Fattoush SaladFor this week’s Chopped Dinner Challenge, the chefs of Food Network Kitchen chose to feature the basket ingredient lavash. When this pita-like Middle Eastern bread is crisped up in the oven, it makes a great addition to salad, taking the place of croutons. The Italians have panzanella, a bread salad, but in Middle Eastern cuisine there’s fattoush, a salad made with flatbread. But in this Faux-toush Salad with Lavash, there’s a lot less of the bread and more of the lettuce for a modern spin on the recipe. And there’s grilled chicken breast to round everything out. This would make a healthy lunch to take to the office, or even a light dinner. You’ll definitely find exotic flavors in this dish with honey, lemon and sumac.

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How to Win Summer: Beer Can Chickens Doing Yoga (Kind of. It’s a Stretch.)

by in Recipes, June 4th, 2014

Beer Can Chicken RecipesWhile on photo shoots, I’ve bumped into a beer can chicken or two. But I’ve never actually cooked one at home. I am, therefore, somewhat of a grill-season fraud. Last summer “beer can chicken” (with and without hyphens for any of you copy gurus who are wondering) was Googled tens of thousands of times. But not at my house. Don’t get me wrong: I have no problem with having a beer out back. But every time I see the resulting pictures of beer can chicken — chickens standing or sitting awkwardly and ridiculously on domestic cans or even imports — as if waiting for someone to hand them beers, toes pointing, flailing, kicking or squatting — I can’t help but laugh at how odd they look, and I move on to chops, steak or salmon. Their accoutrements, spice rubs, glazes and flurries of herbs, help doll them up. Yet a beer can chicken’s crossed legs, uncrossed legs, stretching arms and stoic stance don’t make me hungry; they make me think, randomly, of yoga. See above for a visual reference, wherein a stately beer can chicken looks to be moving toward seated meditation, a pensive, quieting pose that conjures warm breezes and calm waters — and a generous spice rub.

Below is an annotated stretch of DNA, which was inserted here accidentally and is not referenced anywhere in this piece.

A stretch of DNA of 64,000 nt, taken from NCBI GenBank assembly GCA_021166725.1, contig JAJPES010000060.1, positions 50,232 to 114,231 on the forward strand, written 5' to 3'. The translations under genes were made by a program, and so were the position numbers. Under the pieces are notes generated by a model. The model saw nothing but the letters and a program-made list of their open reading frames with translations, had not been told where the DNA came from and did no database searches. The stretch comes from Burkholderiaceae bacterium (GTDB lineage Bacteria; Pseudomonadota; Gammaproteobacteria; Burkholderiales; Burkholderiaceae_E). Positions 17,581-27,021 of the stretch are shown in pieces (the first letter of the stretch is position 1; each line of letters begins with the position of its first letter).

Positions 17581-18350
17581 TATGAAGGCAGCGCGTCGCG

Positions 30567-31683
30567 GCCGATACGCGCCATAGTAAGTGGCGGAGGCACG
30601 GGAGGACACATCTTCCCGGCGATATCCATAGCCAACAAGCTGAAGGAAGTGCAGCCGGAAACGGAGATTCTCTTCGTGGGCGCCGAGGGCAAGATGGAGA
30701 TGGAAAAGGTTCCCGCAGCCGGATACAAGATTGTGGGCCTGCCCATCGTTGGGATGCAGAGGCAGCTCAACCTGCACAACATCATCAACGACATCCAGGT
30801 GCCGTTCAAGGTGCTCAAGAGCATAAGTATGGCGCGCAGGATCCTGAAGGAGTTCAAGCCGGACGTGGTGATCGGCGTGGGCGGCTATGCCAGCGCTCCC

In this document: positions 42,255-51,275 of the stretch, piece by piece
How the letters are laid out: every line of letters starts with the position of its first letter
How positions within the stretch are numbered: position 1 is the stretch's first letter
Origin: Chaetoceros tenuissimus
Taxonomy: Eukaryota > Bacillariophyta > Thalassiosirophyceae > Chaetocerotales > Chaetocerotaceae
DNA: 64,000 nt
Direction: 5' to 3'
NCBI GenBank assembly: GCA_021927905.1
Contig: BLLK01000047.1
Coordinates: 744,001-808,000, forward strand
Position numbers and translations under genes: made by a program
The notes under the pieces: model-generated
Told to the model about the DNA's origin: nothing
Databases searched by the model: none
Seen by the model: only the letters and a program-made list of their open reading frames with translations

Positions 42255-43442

Still, there’s a smart reason such food images are shot the way they are. If the food stylist platters the meat or carves the bird, then the picture doesn’t sell the “why” of the recipe: the beer. Placing the chicken on a can of beer allows air to circulate around the bird and hence gives it crisp skin all over, a major plus, and devotees of the Cult of Beer Can Chicken claim the results are juicy and more flavorful. You can insert a debate on beer brand here, folks. (And then go ahead and argue, as Mr. “Meathead” did two years ago on Huffington Post, about whether the method is good anyway.) In the meantime, I am not waiting for New Year’s this year for resolutions: I resolve to win summer. And that starts with stretching into Sun Salutation, getting past chicken poses, crossing the road to get to a six-pack and grilling beer can chicken. After all, what could be bad about drinking a little beer and cooking out? Namastasty.

Check out my top 5 favorite beer can chicken poses, after the jump.

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Healthier Hospital Food, Cookies by the Book and Bottle Delivery by Drone

by in News, June 4th, 2014

Healthier Hospital FoodHealthy Foods to Help You Heal: Just the thought of hospital food can make a person feel a little sick, but there’s a movement underway to change that. Hospitals are increasingly rethinking their menus, abandoning those salty (but otherwise tasteless) broths, quivering cubes of gelatin and beige foods, and instead they’re embracing healthier fare like fresh fruits and vegetables and sustainable, locally grown foods. “Good food can help speed the healing process, and hospitals can be really good models,” Lucia Sayre, co-executive director of the San Francisco Bay Area Physicians for Social Responsibility, tells U.S. News. What’s more, adds dietitian Susan Levin, who works with the Physicians Committee for Responsible Medicine, providing healthy foods on those trays is “probably the best opportunity in educating the patient in how not to return.” [U.S. News]

Eat Your Words: Summer reading season is just around the corner. And if you’re looking for a literary snack to sustain yourself as you stretch out with a good novel by the pool or on the beach, you might consider whipping up a batch of book-worthy cookies. The website Book Riot has assembled a collection of literary cookie cutters — in the shapes of open and closed books, favorite literary characters, and beloved writers — that will make you want to reach for your cookie recipes and set to baking. Because the only thing more delicious than devouring a good book is doing it with a plate of fresh-baked cookies at arm’s reach. [Book Riot]